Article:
House Majority Leader Steny H. Hoyer on Friday said the White House a day earlier had offered Democrats a straight four-month extension of the existing $600-per-week boost in unemployment benefits — an offer that was apparently rebuffed.
Mr. Meadows is the White House chief of staff.
“Why did he say that? Because his economic advisers are saying have you seen what’s happened to the economy? If we don’t help prop it up, people are going to be in deep, deep distress, and so many people are now,” Mr. Hoyer said.
The Senate adjourned for the week on Thursday without a deal on a comprehensive coronavirus relief package, although Majority Leader Mitch McConnell did tee things up so the chamber could act quickly next week if there is a breakthrough.
The offer from Mr. Meadows means Republicans are essentially negotiating among themselves at this point in the proceedings.
House Speaker Nancy Pelosi has repeatedly refused to consider a piecemeal or stopgap approach.
Mrs. Pelosi, California Democrat, is pushing a $3 trillion-plus package the House passed in May that extended the juiced-up unemployment benefits through January and included billions of additional dollars for direct payments to Americans and state and local governments.
Senate Republicans introduced a $1 trillion package earlier in the week that would lower the extra benefits to $200 per week until states can pay people 70% of lost wages.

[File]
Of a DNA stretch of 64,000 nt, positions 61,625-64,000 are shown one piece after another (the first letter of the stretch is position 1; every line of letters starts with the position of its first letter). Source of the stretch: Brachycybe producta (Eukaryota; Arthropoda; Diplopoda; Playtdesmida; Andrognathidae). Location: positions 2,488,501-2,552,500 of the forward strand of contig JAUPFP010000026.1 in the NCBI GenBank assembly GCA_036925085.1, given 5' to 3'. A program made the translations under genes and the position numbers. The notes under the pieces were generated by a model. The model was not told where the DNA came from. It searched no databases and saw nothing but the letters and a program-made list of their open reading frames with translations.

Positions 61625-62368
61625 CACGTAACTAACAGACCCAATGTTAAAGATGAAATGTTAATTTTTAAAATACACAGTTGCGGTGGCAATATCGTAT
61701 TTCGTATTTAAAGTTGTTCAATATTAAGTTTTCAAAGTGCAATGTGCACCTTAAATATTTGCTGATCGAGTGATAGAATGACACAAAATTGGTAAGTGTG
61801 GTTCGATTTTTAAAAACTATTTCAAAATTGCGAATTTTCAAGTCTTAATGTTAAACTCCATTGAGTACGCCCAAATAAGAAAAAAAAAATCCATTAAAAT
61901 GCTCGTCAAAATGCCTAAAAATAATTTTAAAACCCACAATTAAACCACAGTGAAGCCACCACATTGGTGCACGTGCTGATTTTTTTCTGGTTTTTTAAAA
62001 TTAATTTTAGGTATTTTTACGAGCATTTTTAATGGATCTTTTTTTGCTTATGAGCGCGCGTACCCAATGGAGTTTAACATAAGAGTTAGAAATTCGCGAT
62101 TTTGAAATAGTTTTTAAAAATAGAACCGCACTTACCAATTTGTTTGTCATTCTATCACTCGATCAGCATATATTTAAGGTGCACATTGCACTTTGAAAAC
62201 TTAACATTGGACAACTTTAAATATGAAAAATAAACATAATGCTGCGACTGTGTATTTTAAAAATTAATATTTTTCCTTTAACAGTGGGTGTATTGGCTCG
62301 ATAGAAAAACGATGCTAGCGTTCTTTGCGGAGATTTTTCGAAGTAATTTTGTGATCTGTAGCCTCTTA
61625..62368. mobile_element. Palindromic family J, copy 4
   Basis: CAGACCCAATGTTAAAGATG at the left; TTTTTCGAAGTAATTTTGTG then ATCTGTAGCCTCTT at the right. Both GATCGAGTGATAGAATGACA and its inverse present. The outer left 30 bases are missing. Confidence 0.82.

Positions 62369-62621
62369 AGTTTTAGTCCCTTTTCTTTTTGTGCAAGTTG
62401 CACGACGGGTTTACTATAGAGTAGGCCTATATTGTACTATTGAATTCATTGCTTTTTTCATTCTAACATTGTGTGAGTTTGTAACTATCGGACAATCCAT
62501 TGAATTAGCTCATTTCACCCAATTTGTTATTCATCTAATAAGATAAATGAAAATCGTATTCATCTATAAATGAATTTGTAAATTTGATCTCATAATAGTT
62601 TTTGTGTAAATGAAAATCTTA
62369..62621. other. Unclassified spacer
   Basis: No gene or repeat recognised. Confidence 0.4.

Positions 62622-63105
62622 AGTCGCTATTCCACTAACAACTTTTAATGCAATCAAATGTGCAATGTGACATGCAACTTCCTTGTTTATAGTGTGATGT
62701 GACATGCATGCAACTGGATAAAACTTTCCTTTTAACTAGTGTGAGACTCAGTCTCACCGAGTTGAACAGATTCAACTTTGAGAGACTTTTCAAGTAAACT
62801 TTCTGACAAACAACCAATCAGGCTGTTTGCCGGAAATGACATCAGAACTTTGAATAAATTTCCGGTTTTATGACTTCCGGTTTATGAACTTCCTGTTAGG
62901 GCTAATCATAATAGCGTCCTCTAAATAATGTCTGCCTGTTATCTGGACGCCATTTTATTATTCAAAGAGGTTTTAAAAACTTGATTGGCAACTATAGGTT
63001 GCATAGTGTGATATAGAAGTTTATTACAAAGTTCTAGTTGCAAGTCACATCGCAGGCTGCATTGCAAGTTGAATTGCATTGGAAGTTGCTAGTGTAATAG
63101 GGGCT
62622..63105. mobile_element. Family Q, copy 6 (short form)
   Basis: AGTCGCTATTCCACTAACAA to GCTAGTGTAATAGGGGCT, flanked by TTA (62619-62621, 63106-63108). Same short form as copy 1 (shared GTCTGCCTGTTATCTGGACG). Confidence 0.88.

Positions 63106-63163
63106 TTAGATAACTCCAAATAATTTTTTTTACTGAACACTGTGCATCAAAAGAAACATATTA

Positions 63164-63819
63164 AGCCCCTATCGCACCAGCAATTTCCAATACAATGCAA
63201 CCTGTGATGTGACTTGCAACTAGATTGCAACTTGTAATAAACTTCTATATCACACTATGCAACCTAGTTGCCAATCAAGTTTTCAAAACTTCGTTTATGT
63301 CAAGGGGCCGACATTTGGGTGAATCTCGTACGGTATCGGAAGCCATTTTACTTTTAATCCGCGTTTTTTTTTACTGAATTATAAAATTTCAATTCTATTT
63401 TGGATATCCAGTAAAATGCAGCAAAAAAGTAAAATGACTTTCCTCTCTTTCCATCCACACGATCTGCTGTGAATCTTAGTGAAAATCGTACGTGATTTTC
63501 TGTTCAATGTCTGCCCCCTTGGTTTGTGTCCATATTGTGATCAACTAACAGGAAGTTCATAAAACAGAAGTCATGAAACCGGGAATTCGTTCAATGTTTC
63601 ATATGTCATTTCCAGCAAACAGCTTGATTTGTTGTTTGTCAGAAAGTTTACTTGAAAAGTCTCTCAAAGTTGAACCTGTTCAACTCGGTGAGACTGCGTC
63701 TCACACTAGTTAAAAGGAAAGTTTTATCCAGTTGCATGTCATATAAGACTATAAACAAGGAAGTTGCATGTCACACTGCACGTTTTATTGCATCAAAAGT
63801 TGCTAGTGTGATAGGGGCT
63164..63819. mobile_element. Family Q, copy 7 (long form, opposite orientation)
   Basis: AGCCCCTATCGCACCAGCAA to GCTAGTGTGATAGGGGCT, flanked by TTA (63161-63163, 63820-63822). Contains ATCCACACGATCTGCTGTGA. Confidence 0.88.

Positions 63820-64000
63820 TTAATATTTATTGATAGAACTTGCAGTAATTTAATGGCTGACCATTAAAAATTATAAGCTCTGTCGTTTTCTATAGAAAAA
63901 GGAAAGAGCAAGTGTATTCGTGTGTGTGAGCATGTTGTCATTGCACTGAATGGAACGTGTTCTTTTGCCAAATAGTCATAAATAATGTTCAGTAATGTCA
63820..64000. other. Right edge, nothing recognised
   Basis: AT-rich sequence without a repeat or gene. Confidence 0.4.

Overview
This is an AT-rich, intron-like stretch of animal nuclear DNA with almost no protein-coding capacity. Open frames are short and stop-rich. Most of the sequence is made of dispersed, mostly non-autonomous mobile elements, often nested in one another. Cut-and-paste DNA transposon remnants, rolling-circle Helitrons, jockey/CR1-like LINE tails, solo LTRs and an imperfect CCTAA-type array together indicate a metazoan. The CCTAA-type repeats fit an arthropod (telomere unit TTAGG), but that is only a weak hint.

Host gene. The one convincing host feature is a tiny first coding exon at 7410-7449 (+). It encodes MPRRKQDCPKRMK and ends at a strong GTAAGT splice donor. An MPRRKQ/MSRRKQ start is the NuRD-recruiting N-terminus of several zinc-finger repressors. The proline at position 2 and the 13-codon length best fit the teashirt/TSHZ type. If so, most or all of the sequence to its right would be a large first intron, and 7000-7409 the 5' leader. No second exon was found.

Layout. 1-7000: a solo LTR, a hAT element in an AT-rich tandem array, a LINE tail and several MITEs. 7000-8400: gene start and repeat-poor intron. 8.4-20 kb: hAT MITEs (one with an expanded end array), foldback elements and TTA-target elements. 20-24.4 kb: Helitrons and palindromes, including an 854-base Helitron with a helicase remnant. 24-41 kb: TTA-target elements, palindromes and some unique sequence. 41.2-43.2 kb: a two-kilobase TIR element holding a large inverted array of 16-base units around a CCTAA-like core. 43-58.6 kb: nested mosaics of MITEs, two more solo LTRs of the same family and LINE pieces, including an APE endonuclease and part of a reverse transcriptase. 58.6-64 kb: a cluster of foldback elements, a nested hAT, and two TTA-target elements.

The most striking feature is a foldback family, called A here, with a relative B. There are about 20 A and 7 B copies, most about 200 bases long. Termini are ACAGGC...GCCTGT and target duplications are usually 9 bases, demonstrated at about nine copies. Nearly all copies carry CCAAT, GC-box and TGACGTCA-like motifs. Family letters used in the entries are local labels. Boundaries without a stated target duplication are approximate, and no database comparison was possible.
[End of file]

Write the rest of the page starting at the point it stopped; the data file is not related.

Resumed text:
GOP Sens. Susan Collins of Maine, Martha McSally of Arizona and Mitt Romney of Utah also rolled out a slightly different offer on Thursday.
Ms. McSally on Thursday tried to pass a one-week extension of the current benefits via unanimous consent but was blocked by Senate Minority Leader Charles E. Schumer, New York Democrat, who called her effort a stunt.
Democrats want the full $600-per-week additional benefits extended at least through the end of the year.
The current benefits expire at the end of this week.
He described Mr. Meadows as a “pleasant fella” but said “he was head of the tea party.”
“I think Mark Meadows is not particularly helpful in this,” he said.
Mr. Hoyer said he thinks Treasury Secretary Steven T. Mnuchin has tried to be helpful but that Republican senators don’t trust Mr. Mnuchin.
“And so you have no synergy between the Republican president and the Republican Senate, and they are locked into indecision,” he said.
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